MySpace Shifts to Peering For Video Delivery

After dropping VitalStream as its streaming video distributor, MySpace is now focusing on an in-house solution that takes advantage of peering hookups at Equinix.

Rich Miller

November 10, 2006

2 Min Read
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When MySpace decided to use an in-house solution for delivering streaming video to its 75 million users, it was a blow to VitalStream, the content distribution network (CDN) and video delivery provider which relied on MySpace for a third of revenue. Within a week, VitalStream announced that it had been acquired by Internap for $217 million.

The winner in the MySpace technology shift was Equinix, whose peering capabilities were a major factor in the social networking hub's decision to lease space in the new Equinix data center in Los Angeles.

"MySpace's (video streaming) announcement was all about the value of peering in an Equinix facility," Peter Van Camp, CEO of Equinix, said in the company's recent analyst briefing. "MySpace wants to manage their own content distribution, so they are moving to more of a peering model in the way they deliver their content. By being in our data centers and next to all these other networks, they can get their content onto these downstream networks, which is really what the CDNs did for them."

Equinix operates interconnection facilities, which allow networks to make physical connections with one another to exchange traffic, known as peering.

"By offering a unique, network-rich environment with access to more than 200 networks, Equinix enables us to directly interconnect with the networks serving our end-users, providing a more streamlined path between content and users," said Aber Whitcomb, CTO of MySpace, when announcing the move into Equinix' LA site. "This model not only enhances our site performance, but also enables MySpace to peer with end-user networks and exchange traffic in a way that circumvents the traditional method where content providers were required to pay for transit to reach end-users."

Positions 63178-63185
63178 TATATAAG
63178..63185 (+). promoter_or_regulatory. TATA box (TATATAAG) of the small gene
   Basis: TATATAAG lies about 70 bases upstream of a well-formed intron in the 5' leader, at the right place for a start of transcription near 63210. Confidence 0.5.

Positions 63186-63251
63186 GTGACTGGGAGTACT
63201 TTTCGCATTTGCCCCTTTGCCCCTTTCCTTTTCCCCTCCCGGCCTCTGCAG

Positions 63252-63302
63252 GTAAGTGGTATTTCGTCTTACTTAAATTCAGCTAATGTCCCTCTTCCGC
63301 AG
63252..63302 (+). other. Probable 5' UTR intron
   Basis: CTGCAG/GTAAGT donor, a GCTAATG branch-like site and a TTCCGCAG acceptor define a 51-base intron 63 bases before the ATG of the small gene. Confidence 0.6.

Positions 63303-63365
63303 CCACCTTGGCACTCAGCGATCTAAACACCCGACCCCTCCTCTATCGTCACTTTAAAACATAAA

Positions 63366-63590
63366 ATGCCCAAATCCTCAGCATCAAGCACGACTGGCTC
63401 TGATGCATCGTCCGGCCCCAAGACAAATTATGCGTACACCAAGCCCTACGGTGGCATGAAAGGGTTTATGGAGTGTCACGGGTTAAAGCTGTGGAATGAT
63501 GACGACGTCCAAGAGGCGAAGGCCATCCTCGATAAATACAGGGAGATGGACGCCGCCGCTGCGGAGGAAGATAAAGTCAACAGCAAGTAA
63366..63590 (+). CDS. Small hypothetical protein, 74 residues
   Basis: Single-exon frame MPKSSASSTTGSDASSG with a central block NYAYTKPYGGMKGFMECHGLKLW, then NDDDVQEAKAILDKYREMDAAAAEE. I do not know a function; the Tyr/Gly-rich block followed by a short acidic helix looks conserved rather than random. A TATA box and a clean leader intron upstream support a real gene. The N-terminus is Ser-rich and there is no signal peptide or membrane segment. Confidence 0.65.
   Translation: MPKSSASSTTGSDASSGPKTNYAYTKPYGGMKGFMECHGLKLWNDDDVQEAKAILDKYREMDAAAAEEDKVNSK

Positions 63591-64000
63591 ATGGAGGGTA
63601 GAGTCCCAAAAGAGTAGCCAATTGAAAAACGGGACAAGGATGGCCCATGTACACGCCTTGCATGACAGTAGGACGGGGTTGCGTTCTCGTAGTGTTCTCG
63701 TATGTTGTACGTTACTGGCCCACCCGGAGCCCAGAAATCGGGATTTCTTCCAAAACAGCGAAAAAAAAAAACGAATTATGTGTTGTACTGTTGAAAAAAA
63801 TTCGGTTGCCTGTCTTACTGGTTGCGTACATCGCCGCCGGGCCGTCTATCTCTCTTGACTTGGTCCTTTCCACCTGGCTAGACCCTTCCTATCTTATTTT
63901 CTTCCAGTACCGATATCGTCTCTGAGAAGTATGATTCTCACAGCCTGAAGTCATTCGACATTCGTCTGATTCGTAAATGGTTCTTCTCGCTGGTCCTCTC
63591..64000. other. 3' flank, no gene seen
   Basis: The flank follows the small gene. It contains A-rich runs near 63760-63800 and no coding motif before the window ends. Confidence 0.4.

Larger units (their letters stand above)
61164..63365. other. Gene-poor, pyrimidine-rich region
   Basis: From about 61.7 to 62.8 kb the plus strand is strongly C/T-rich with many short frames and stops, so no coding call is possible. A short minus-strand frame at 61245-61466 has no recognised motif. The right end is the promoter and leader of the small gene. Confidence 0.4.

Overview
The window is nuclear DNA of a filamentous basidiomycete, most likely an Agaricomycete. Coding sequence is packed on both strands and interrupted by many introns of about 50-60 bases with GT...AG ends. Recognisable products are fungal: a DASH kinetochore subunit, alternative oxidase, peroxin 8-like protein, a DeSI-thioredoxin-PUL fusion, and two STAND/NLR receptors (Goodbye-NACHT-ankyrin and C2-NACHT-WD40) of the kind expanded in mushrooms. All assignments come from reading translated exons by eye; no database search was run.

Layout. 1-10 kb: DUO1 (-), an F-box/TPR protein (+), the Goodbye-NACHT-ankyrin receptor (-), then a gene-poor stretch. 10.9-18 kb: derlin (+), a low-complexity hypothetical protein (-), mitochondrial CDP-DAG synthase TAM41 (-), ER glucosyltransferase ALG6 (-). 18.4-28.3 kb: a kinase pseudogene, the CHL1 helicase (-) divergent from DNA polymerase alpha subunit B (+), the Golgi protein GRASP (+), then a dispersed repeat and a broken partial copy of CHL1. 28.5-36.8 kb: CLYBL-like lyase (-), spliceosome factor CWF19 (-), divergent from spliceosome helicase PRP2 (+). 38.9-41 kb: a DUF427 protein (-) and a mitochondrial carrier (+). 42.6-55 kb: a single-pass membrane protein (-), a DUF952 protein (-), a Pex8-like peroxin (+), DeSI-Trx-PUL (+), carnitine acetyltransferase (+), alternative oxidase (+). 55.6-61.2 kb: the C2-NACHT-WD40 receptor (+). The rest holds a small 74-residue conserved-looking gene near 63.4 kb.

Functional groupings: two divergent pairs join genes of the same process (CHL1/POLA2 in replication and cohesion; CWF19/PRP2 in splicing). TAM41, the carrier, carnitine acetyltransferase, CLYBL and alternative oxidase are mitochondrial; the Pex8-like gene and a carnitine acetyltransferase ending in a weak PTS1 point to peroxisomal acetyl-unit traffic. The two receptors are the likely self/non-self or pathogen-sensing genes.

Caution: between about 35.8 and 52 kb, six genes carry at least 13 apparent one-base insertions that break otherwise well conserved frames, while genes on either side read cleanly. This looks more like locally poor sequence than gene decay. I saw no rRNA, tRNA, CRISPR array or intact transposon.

Peering allows two providers exchanging large volumes of traffic to save money by connecting directly, rather than routing traffic through their paid Internet connections. Peering does not provide access to the entire Internet, only the other provider's customers. Peering is often free as long as the amount of traffic exchanged is not out of balance, providing substantial cost savings for bandwidth for high-traffic sites and networks.

An illustration: In recent months, MySpace and video hub YouTube have swapped an enormous amount of traffic, with each site sending between 6 and 7 million visitors a month to the other. Thus, a direct peering relationship between MySpace and Google (YouTube's new owner, and an Equinix customer) could in theory be cheap or even free, and thus less expensive than reaching those Google users through transit or a CDN.

While direct peering offers advantages over CDNs in some situations, MySpace's move is not likely a harbinger of doom for major CDNs like Akami, Limelight Networks or Cable & Wireless.

"All the major CDNs are customers in our major facilities as well, " said Equinix CEO Van Camp. "They can get you to networks that aren't across the (interconnection) room. That approach (using peering and CDNs) really gives the most coverage."

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